By Dr Dan Steinbock
Dr Steinbock is CEO and founder of DifferenceGroup (www.differencegroup.net). In addition to advisory activities, he has been affiliated as Research Director of International Business at India China and America Institute (US), and as Visiting Fellow in Shanghai Institutes for International Studies SIIS (China) and EU Center (Singapore).
In the past, China’s growth was much too fueled by credit. Now, it is becoming more sustainable and the emphasis is shifting on living standards, poverty reduction and environmental protection. In his annual work report, Chinese Premier Li Keqiang said on Monday that China aims to expand its economy by around 6.5 percent this year, or as in 2017.
However, numbers do not tell the full story. In the past, credit growth was almost twice as high as the growth rate. Now the government’s attention is on credit risks and higher-quality growth. The latter is exemplified by rising per capita incomes, eradication of poverty and the struggle against climate change.
A rise in living standards
Barely a decade ago, China enjoyed double-digit growth. Today, relative to its past performance, China’s growth is slowing. Historically, that is the norm with all industrializing economies. At the same time, living standards are rapidly-rising and supporting thriving consumption. This narrative can be illustrated with the first term of President Xi Jinping and Premier Li Keqiang and their projection of the next half a decade, assuming that the current trend line and peaceful conditions.
Between 2012 and 2022, China’s growth rate could decelerate from 7.9 percent to 5.8 percent. Despite deceleration, living standards will double. In 2012, Chinese GDP per capita income was about $11,000. By 2022, it may increase to $20,000. That means that per capita incomes are likely to grow by 6.7 percent in China. That’s more than four times the comparable U.S. figure in the same time period.
In other words, the past “high-speed” growth, which was typical to intensive industrialization, is now morphing into “high-quality” growth. Due to China’s huge size, the repercussions will reverberate around the world.
End of abject poverty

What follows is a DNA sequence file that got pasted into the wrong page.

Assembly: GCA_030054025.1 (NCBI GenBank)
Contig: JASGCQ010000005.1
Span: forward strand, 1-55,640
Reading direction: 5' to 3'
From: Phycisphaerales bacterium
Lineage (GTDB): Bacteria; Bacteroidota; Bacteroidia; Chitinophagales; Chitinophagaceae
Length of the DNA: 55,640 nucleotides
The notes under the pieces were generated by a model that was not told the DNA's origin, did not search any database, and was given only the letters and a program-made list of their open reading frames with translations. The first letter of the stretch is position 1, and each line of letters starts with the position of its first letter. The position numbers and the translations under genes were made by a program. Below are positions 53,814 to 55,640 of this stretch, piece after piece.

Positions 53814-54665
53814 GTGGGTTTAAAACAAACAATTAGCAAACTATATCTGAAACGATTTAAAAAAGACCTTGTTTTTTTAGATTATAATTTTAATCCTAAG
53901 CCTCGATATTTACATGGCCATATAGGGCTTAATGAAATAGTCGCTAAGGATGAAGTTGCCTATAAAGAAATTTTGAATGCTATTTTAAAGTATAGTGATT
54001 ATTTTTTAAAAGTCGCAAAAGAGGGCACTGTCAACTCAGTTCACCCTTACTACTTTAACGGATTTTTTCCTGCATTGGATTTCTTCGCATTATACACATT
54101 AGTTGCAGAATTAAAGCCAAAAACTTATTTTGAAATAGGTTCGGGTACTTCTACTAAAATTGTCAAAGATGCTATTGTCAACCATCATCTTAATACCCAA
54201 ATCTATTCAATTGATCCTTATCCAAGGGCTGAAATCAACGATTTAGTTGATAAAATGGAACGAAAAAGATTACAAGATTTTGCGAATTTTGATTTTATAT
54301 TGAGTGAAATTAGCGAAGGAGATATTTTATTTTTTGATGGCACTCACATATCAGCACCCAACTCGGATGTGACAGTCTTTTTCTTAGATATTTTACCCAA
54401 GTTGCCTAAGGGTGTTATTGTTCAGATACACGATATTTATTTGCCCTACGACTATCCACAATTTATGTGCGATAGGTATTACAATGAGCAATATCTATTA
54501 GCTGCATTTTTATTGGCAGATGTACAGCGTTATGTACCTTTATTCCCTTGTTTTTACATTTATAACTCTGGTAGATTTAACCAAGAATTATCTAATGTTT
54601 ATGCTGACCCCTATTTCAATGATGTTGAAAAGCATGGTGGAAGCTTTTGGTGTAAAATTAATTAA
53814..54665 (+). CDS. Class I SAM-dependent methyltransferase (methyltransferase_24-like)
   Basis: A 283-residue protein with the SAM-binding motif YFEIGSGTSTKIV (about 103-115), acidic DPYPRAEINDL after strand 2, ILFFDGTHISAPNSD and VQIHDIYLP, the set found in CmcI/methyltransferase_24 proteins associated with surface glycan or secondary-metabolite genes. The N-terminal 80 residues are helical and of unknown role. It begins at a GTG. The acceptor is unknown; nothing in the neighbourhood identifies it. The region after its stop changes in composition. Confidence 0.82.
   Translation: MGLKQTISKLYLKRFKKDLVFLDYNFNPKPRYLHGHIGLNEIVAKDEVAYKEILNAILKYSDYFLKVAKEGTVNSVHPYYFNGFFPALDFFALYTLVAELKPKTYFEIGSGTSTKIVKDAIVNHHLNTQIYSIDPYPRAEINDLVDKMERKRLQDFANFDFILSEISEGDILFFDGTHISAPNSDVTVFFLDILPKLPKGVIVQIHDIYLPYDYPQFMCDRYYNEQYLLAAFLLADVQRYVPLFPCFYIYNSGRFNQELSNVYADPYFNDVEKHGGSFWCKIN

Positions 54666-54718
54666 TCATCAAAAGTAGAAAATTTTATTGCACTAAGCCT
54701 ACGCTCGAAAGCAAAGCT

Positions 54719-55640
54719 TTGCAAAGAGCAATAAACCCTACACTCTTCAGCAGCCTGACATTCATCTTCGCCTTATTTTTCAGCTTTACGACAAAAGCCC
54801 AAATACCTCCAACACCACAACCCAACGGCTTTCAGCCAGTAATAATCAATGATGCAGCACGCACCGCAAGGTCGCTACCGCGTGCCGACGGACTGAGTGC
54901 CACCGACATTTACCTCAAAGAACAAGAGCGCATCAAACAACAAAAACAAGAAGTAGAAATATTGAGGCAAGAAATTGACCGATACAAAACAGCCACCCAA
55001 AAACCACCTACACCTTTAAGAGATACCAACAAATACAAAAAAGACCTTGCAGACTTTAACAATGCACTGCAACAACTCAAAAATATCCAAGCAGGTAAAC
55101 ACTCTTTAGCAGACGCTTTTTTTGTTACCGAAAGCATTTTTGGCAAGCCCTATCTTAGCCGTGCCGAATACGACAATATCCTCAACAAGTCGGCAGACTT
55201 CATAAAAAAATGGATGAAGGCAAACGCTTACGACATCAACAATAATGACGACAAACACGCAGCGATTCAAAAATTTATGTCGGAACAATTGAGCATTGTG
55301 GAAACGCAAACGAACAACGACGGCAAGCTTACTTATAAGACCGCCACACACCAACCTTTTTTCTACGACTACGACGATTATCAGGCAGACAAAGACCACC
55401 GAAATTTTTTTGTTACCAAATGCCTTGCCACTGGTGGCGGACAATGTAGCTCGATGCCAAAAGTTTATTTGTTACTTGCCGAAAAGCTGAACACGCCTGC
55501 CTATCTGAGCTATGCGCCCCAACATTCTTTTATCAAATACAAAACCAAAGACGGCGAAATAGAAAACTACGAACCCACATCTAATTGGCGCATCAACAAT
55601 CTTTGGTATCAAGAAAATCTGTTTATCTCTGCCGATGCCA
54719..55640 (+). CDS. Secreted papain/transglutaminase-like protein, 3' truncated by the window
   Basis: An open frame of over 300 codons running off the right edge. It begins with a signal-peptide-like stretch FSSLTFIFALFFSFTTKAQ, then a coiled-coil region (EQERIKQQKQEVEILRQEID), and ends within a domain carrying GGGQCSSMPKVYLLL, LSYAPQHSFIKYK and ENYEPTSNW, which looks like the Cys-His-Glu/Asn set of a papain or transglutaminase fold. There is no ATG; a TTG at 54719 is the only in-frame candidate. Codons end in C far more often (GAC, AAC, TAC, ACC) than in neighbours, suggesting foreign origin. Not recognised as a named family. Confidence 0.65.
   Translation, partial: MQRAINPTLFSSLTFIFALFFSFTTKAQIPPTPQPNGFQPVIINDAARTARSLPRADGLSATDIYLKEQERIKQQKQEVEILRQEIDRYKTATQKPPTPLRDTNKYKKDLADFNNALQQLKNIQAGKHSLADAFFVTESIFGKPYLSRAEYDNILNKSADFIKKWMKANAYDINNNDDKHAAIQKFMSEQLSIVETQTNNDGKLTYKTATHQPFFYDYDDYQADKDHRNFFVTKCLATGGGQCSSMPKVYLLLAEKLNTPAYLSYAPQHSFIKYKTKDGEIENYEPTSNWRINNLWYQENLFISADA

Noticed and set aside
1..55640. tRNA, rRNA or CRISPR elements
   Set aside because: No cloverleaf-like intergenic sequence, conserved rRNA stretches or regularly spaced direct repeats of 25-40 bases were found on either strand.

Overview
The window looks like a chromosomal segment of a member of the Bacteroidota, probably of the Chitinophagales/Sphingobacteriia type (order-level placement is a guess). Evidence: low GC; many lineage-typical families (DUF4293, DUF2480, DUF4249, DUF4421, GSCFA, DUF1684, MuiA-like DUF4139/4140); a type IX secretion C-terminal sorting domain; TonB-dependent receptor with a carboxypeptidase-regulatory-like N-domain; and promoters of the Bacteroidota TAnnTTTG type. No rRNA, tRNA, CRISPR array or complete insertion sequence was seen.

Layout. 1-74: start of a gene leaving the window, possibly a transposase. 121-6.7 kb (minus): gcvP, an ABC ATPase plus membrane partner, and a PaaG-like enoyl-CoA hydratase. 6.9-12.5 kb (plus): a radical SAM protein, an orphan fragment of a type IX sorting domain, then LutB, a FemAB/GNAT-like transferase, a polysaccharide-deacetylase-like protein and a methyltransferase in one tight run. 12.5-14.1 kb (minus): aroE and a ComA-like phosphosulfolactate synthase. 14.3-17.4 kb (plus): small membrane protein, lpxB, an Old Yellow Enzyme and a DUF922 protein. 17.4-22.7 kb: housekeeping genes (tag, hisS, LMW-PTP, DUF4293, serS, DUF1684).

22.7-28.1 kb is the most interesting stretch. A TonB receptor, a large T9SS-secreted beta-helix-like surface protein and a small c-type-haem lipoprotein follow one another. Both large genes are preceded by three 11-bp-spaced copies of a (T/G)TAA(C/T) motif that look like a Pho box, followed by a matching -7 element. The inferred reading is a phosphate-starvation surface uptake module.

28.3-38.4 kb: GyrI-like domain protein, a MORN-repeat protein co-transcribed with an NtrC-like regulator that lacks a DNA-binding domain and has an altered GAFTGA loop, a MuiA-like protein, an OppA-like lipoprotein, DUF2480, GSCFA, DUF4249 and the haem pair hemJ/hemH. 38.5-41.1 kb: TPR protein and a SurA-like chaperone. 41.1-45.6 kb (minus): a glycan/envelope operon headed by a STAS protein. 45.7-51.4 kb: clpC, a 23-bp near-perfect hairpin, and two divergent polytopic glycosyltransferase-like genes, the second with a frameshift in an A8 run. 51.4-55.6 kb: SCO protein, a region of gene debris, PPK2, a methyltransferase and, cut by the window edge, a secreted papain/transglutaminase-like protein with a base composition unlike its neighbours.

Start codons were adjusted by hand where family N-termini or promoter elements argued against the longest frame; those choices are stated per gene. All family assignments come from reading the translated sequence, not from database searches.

President Xi Jinping’s idea of “Chinese dream” is predicated on greater economic focus on the quality and equality of development. In the coming years, that is likely to mean investments in social equity to reduce uneven coverage of pension and health care insurance nationwide and better public services. It is also likely to translate to a rejuvenation of rural areas, scaling of farming operations, increased spending on high school education and vocational training, affordable housing and extended rural land leases – and an aggressive push to
In his report, Li Keqiang said the government would seek to lift a further 10 million out of poverty in 2018, adding to the 68 million already relieved of that burden over the past five years. China’s progressive eradication of poverty is a world-historical milestone.
Fighting climate change
A key aspect of new growth is Beijing’s goal to restore blue skies over the mainland by cutting pollutants dramatically by 2020, coupled with efforts to attract investors to put substantial funds into environmental rehabilitation.
Overall, the new stress on environmental protection means new technologies in green manufacturing and clean energy; cleaning up air, water and soil pollution; green finance; emissions-reduction per targets; and tighter environmental rules. In aggregate terms, China has been the greatest polluter worldwide since the early 2010s. Yet, emissions must be measured on per capita terms, which allow true international comparisons because population size contributes significantly to countries’ aggregate pollution levels. In this comparative view, per capita emissions in China have never exceeded those in Germany and the US.
In the past half-century, U.S. carbon dioxide (CO2) emissions have slowly decreased from more than 22 ton per capita to less than 16; in Germany, from 15 to less than 10. In China, per capita emissions increased dramatically during the reform period, due to rapid industrialization and export-led manufacturing. However, per capita emissions peaked at 7.5 in the mid-2010s but are now decreasing.
In other words, even at the peak of industrialization, Chinese per capita emissions were only one-third of the peak level in the US and only half of the corresponding German level. It should also be recalled that, historically, the heavy phase of US and German industrialization took place a century ago. So when these two countries were in the stage of development in which China is today, their per capita emissions were far higher relative to China.
In China, it is imperative to cut down emissions as fast as possible, to ensure higher- quality growth. But it would be far, far more beneficial internationally if the major advanced economies would reduce their wasteful living styles, which in the 21 st century will penalize future generations in emerging economies.
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